Mom can’t stop drinking, or Dad can’t stop using. With people who suffer from substance abuse or addiction one of the hardest parts is the pain caused to the family and friends of those they love most. Addiction is a disease that touches not just the addict, but their parents, siblings, friends, and especially their children. However as difficult as it may be, having the conversation with the child of an addict about the parent’s addiction, behavior, and if at all possible their absence for treatment is so important.
Even if the child of an addict has known that the problem existed for a long time, it is still never an easy conversation to have with a child. More than 28 million Americans are the children of alcoholics, but addiction is not being discussed at the home level. Most of the children of addicts grow up facing a lifetime of issues that other kids don’t have to face every day. They’re more prone to have emotional, behavioral and academic problems than other kids, and are four times more likely to develop an addiction themselves. They are also at greater risk of abuse and neglect, witnessing domestic violence, and marrying an addict later in life.
Be Honest about Problem
Depending on the age of the child you may have to use different terminology, you should always be honest about their parent’s problem. Explain to the child that addiction is a disease, and that their mother or father is sick and must get help in order to get better. Be sure to have some knowledge of the disease of addiction, and anything specific to this parent’s addiction that may be useful in case the child has any questions.
Keep It Age-Appropriate
Use language and describe the situation depending on the age and maturity of the child. Be honest and simplify as much as possible to try and help the child understand.
Ask about the Childs Feelings
Instead of trying to belittle the impact on the child, try and figure out how exactly they feel regarding the situation, and identify with them how legitimate their pain and worry is.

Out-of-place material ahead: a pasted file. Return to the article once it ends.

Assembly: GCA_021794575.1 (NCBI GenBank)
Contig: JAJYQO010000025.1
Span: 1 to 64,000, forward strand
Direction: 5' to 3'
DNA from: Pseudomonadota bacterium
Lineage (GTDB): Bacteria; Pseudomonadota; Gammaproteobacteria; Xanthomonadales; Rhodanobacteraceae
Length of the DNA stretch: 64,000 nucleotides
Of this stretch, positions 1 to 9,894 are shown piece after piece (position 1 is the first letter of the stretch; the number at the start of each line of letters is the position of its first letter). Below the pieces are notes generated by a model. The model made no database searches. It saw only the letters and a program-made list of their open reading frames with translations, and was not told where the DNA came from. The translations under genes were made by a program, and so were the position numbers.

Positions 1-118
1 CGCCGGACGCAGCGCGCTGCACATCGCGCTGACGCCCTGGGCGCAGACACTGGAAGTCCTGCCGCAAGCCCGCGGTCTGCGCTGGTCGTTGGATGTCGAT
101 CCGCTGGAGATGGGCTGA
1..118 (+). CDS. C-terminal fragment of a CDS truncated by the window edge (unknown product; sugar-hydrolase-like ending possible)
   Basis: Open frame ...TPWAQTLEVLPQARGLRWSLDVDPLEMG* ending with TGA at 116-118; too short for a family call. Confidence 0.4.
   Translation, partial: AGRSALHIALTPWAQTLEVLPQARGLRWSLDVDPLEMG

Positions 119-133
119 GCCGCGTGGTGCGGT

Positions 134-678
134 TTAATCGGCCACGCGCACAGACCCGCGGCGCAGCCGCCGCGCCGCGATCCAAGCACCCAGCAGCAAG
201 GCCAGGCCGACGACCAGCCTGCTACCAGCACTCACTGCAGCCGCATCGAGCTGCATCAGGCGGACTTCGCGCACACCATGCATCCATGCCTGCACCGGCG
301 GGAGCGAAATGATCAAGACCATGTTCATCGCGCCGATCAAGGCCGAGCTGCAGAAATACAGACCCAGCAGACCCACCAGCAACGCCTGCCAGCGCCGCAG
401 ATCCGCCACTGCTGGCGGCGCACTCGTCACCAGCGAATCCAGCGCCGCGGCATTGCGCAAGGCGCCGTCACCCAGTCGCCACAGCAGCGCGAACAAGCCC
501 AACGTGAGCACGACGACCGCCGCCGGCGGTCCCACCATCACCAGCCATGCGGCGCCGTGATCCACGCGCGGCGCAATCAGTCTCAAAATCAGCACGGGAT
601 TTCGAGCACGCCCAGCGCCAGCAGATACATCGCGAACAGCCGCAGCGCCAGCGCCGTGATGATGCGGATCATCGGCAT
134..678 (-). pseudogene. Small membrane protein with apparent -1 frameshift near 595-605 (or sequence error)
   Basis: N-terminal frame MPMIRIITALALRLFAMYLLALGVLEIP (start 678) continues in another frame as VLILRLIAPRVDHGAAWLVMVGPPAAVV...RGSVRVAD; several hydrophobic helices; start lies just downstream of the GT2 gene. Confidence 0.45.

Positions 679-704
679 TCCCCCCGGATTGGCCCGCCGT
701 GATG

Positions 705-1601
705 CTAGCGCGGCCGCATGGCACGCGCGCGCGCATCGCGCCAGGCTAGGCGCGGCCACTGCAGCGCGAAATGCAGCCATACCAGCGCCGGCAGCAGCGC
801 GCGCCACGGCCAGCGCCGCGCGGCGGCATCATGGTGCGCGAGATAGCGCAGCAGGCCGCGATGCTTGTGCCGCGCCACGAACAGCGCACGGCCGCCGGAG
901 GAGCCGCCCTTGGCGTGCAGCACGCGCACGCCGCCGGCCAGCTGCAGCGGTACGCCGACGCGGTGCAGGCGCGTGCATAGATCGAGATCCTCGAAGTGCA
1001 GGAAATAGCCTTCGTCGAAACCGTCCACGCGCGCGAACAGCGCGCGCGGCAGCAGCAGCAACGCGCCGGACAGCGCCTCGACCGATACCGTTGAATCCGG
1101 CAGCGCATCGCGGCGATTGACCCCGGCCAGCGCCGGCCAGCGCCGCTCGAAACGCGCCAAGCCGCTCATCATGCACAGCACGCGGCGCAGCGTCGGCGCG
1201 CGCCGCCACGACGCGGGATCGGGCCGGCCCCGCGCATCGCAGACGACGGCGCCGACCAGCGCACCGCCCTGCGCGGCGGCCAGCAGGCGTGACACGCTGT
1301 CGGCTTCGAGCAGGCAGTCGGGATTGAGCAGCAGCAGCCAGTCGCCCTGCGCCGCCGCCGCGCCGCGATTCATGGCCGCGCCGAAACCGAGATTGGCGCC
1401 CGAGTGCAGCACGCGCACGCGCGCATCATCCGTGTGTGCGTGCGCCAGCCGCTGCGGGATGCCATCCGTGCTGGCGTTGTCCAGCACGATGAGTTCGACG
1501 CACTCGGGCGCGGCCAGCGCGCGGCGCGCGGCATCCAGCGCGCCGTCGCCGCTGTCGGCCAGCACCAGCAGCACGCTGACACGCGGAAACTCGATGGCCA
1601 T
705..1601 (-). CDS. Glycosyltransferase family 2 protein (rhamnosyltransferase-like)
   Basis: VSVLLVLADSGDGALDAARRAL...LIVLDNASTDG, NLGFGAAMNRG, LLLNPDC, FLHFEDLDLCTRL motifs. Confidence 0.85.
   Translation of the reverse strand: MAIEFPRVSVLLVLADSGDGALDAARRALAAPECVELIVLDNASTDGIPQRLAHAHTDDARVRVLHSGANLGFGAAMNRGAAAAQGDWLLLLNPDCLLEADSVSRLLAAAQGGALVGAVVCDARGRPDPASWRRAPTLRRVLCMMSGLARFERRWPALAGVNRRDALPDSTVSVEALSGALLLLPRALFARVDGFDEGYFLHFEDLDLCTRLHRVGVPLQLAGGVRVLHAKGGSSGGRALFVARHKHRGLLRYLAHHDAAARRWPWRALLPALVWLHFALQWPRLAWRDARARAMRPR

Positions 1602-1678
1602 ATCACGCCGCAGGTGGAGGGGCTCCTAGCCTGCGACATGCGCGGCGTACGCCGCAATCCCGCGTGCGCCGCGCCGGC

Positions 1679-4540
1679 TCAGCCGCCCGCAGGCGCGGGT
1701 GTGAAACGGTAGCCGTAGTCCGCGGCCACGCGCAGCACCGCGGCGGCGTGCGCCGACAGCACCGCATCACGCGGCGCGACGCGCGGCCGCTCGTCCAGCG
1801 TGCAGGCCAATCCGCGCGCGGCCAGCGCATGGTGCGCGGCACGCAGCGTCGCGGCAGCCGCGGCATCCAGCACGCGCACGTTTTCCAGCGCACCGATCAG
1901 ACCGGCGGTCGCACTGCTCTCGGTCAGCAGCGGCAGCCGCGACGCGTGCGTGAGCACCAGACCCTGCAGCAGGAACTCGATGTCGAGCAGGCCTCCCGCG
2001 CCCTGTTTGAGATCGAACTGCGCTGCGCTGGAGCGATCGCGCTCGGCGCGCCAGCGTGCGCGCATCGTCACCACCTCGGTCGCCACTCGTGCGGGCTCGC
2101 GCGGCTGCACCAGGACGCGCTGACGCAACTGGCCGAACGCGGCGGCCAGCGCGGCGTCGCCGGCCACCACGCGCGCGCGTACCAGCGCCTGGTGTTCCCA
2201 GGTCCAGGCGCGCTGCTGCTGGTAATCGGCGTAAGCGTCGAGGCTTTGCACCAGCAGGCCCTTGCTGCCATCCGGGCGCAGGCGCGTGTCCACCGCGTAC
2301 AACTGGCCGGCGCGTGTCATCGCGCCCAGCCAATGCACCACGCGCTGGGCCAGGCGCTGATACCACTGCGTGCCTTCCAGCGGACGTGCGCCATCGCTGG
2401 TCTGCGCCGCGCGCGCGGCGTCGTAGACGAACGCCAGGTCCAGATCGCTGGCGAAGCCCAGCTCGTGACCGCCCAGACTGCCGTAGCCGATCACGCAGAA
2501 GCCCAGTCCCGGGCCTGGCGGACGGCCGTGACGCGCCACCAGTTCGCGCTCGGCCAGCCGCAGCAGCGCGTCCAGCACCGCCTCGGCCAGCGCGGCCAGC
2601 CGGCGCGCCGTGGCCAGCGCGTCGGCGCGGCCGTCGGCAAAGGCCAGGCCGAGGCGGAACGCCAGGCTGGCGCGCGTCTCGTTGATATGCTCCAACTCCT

Get Rid of Guilt
One of the most important things for child of addict to understand is that their parents addiction is not their fault! Children have a tendency, especially at a young age, to consider themselves responsible for their parent’s problems. It is essential that you let them know that addiction effects the mind and body differently, so even if their parents have put blame on them while intoxicated, it is not at all their fault. Children may also feel alienated or idolize other families as ‘better families’. Make sure they know they are not alone, and there are millions of families with the same struggles.
The 7 C’s
The National Association for Children of Alcoholics has developed a list of the key factors of communication when discussing these problems with the child of an addict. These are referred to as “Seven Cs of Addiction”:
- I didn’t Cause it.
- I can’t Cure it.
- I can’t Control it.
- I can Care for myself
- By Communicating my feelings,
- Making healthy Choices, and
- By Celebrating myself.
These are some of the standard stepping stones for helping a child to not only see where they are not at fault for their parent’s addiction, but also to start working toward positive coping and further constructive communication. Kids are not always able to understand how these things can lead to emotional and behavioral issues in the future, so once the steps are being made to do something about the addiction in the house-hold make sure to keep honest and open support available to them. Not all children need to go down the same path, and they can be placed in a situation that will allow them to avoid that path and let them understand how loved they really are.
Many parents do not seek treatment because they worry for their children, unaware that the addiction harms the child more than any period of absence ever could, and the best thing they could do for that child is seek help. If you or someone you love is struggling with substance abuse or addiction, please call toll-free 1-800-951-6135